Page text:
Spiny Norman said...

Holy crap! Somebody in the WH has been reading the same crap as Dilbert's pointy-haired boss!

RebeccaH said...

This is the kind of stuff that makes people go off the grid altogether. If I could get my hands on a mini-nuclear reactor and secretly tap into the water supply, I'd build a steel-lined sub-basement or two under my house and take all my descendants underground.

Paco said...

Rebecca: I'll send you a copy of the blueprints.

Robert of Ottawa said...

What the Eff is "climate resilience"?

I think I need a government program to increase my BS resilience.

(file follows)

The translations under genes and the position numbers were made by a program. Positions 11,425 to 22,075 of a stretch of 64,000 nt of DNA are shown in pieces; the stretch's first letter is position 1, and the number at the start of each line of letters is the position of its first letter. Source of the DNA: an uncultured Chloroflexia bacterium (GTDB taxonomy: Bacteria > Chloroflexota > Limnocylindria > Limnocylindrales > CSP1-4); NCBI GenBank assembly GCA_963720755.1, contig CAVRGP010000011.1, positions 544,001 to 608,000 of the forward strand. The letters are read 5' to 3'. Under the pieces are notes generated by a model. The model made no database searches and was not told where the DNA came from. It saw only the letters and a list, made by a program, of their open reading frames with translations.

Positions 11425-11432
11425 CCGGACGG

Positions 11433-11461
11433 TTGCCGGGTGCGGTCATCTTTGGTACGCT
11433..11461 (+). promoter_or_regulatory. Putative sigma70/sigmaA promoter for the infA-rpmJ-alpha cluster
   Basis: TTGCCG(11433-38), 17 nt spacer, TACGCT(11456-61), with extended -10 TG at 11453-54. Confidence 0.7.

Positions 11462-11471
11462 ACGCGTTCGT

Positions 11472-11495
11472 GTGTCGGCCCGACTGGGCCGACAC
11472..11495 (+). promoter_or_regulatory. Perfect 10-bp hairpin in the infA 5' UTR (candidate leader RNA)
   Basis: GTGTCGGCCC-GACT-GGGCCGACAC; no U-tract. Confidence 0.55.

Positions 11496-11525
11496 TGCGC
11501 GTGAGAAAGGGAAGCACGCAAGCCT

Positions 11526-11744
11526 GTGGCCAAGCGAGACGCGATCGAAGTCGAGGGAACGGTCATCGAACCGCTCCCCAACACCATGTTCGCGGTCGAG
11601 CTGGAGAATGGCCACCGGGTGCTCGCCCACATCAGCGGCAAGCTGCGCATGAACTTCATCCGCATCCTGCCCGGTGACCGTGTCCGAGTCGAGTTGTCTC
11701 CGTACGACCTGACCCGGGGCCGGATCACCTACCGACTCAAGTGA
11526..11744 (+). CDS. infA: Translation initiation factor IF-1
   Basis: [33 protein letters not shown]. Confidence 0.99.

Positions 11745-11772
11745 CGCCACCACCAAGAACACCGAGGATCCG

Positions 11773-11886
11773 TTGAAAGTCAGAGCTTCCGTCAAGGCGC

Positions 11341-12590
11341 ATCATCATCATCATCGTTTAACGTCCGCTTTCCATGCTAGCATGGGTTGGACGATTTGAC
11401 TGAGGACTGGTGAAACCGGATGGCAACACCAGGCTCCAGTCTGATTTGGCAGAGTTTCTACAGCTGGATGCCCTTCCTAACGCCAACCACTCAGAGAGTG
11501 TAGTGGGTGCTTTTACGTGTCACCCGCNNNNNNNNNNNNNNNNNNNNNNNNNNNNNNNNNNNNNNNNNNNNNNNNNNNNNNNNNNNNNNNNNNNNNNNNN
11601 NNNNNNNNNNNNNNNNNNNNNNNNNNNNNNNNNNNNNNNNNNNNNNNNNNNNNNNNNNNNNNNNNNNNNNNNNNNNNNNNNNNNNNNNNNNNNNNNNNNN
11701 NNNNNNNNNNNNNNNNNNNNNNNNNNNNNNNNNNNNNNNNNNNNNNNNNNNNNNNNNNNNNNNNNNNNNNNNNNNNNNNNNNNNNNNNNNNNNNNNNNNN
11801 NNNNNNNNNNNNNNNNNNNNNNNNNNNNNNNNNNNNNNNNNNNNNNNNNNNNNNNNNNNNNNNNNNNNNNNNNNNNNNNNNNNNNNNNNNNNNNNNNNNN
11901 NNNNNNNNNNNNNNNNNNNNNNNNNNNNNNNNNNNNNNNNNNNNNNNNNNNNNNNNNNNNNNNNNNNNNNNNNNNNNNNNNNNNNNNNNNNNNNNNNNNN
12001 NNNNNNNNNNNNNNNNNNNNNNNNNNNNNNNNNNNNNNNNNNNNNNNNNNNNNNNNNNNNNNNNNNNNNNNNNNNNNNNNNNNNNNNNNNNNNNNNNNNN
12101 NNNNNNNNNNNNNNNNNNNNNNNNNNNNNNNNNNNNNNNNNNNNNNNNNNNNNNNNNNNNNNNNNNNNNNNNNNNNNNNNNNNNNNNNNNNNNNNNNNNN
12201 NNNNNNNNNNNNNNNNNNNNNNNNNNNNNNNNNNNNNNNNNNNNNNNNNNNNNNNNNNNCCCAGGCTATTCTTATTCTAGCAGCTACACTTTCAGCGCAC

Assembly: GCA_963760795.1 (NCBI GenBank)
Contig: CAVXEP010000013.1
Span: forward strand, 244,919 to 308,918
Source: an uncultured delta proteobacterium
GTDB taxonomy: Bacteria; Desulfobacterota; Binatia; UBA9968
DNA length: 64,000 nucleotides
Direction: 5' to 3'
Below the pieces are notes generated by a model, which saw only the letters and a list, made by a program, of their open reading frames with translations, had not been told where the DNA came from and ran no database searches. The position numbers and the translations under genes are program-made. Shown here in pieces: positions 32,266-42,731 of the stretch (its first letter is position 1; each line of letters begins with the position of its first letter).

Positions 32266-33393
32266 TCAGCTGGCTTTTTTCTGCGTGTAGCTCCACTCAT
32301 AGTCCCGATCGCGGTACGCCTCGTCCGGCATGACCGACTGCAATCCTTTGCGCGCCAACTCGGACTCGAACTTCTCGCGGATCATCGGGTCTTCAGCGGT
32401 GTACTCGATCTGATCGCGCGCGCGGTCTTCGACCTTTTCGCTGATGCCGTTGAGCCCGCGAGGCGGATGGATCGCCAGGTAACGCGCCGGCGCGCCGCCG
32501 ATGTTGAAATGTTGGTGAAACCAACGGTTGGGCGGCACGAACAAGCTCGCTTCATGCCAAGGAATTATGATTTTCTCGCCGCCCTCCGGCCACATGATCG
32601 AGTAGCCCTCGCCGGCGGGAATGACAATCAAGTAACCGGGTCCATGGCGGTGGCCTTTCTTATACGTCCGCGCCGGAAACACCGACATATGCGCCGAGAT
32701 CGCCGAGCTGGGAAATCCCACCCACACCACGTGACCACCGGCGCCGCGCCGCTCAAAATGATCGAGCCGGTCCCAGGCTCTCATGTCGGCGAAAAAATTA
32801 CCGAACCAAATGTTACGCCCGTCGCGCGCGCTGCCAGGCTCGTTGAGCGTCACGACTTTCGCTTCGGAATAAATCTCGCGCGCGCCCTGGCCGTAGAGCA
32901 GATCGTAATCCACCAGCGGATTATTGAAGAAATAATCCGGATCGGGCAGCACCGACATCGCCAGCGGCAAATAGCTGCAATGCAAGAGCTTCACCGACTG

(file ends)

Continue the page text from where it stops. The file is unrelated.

mjojo said...

That "design new fuels and teach farmers to grow them" line is going to be REAL popular with the Anti-GM crowd.

rinardman said...

Wow, I feel much better now that Obo's resilience on controlling climate change has given me a more resilient outlook about how resilient this country can be when we have a resilient leader making resilient plans that allow us a more resilient future.

Hope & Resilience

Michael Lonie said...

If Obumbler wanted a program that would address a real, if remote, threat, he could take on hardening the US electrical grid against massive solar flares or EMP strikes. But that would be too much like work.

bruce said...

I think 'resilience' comes after 'robust' in the thesaurus. In the bureaucrat's one anyway.

Sir Humphrey Appleby would be so proud to see all this.

Paco said...

Aaaargh! "Robust" is another word that's now vastly overused. I heard it used twice at a board meeting yesterday - in the same sentence.